Two Brothers (2004)

Rated PG Our content rating: V-3; L-1; S/N-1.

Two Brothers

Although this film stars Guy Pearce as hunter and tomb robber Aiden McRory, the real stars of Jean-Jaques Annaud’s environmentally concerned story are two tiger cubs. As with his wonderful 1989 The Bear (reviewed in the Dec. 1990 VP), the director use live animals, enhanced at times by cgi, apparently patiently trained to perform as if they had rehearsed the story of their birth, childish explorations, capture and separation, and, finally, when fully grown, their less than auspicious reunion in a caged arena where they are expected to tear each other to pieces. This is no fable, so there is no cutesy dialogue or wry comment on human foibles from an animal perspective. By the use of close-ups of the animals’ faces—both the children and adults in the theater where I saw the film were loud in their delightful appreciation—and adroit editing the director seemed to reveal the little guys’ thought processes.

Kumal and Sangha live a seemingly idyllic life with their parents amidst jungle-overgrown ancient ruins in Indo China during the 1920s. Then enters man, whereupon one parent is killed and the cub carted off and then passed on to young Raoul, whose father is a district administrator for the French government. The other cub, after the remaining parent is killed, winds up in a circus where he is cruelly trained to jump through a hoop of fire. When the two meet up later and escape into the wilds, Aiden is now reluctant to heed the call of the fearful villagers to hunt them down, he having turned more to preserving nature than destroying it. His conversation with Raoul about the sad necessity to hunt down the animals–because they had never learned to hunt wild animals and thus would pose a danger to the villagers–is a tender, memorable moment.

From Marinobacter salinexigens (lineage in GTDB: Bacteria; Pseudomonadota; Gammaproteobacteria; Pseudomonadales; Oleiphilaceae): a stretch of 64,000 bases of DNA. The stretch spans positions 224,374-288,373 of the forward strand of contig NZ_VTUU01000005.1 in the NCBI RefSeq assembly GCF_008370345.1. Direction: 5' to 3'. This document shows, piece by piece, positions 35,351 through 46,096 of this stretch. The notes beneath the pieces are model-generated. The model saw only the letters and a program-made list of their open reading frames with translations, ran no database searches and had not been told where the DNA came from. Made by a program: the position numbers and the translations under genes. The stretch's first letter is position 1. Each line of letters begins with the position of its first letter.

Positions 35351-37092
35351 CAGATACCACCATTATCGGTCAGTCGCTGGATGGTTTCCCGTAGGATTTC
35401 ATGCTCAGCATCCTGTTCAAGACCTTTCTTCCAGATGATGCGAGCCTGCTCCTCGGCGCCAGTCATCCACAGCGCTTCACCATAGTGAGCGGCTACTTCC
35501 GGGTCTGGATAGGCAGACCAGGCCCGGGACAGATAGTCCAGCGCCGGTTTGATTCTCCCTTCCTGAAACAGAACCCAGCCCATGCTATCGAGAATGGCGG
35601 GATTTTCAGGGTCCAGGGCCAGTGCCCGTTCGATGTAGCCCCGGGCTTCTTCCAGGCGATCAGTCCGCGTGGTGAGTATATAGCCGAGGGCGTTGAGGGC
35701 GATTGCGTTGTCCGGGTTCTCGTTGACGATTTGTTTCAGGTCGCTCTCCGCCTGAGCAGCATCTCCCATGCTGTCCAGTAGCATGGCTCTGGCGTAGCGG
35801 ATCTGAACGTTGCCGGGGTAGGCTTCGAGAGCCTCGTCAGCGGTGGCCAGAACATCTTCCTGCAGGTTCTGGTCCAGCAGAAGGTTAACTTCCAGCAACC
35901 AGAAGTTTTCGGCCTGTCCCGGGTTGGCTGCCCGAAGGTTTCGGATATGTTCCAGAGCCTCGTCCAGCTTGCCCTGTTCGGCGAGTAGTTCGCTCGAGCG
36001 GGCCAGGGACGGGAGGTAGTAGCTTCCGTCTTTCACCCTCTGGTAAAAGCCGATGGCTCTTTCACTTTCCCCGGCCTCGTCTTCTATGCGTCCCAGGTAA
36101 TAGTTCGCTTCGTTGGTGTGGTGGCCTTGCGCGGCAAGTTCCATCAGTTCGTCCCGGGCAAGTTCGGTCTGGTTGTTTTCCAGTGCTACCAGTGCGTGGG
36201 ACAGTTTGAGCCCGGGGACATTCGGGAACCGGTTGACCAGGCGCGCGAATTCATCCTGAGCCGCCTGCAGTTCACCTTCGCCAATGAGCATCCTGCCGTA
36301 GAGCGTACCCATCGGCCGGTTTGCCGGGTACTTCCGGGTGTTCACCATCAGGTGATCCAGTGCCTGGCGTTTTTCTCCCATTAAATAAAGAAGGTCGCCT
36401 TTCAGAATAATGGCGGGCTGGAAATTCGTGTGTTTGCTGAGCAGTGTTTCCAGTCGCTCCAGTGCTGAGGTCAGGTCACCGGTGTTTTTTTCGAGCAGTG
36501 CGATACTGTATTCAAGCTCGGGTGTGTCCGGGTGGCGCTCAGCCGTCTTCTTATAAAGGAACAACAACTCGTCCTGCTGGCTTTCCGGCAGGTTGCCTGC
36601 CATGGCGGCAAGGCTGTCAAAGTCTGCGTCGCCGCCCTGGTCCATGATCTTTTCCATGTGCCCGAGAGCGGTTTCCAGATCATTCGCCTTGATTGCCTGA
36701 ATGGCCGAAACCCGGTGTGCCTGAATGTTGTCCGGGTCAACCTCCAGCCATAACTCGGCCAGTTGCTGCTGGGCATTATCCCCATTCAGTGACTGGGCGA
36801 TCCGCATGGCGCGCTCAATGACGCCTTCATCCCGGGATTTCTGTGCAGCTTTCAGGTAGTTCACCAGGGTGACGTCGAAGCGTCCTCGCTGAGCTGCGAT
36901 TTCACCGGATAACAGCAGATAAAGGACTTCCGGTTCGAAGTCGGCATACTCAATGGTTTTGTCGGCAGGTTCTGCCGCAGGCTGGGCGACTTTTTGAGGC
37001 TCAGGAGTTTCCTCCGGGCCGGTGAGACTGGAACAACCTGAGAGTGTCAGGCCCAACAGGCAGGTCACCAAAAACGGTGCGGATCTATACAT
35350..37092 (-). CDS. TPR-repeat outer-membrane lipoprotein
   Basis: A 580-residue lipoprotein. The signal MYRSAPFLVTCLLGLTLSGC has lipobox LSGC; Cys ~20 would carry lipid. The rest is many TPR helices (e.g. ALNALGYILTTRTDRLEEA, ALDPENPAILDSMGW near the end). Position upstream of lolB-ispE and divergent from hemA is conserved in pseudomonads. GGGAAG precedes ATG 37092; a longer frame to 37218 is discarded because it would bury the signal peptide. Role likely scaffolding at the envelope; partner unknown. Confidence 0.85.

Of course, the film greatly romanticizes nature, even if it does show respect to the cubs. We are not shown nature “red in tooth and claw,” the tiger family seeming to be on a vegetarian diet early in the film. This is a film that ignores the questions raised by poet William Blake in his “Tiger, tiger, burning bright/In the forests of the night.” But if this is something we could overlook in The Lion King and still find great enjoyment and a few lessons along the way, then surely we can do it here also. Family entertainment, suitable for all ages, doesn’t get much better than this marvelously photographed film.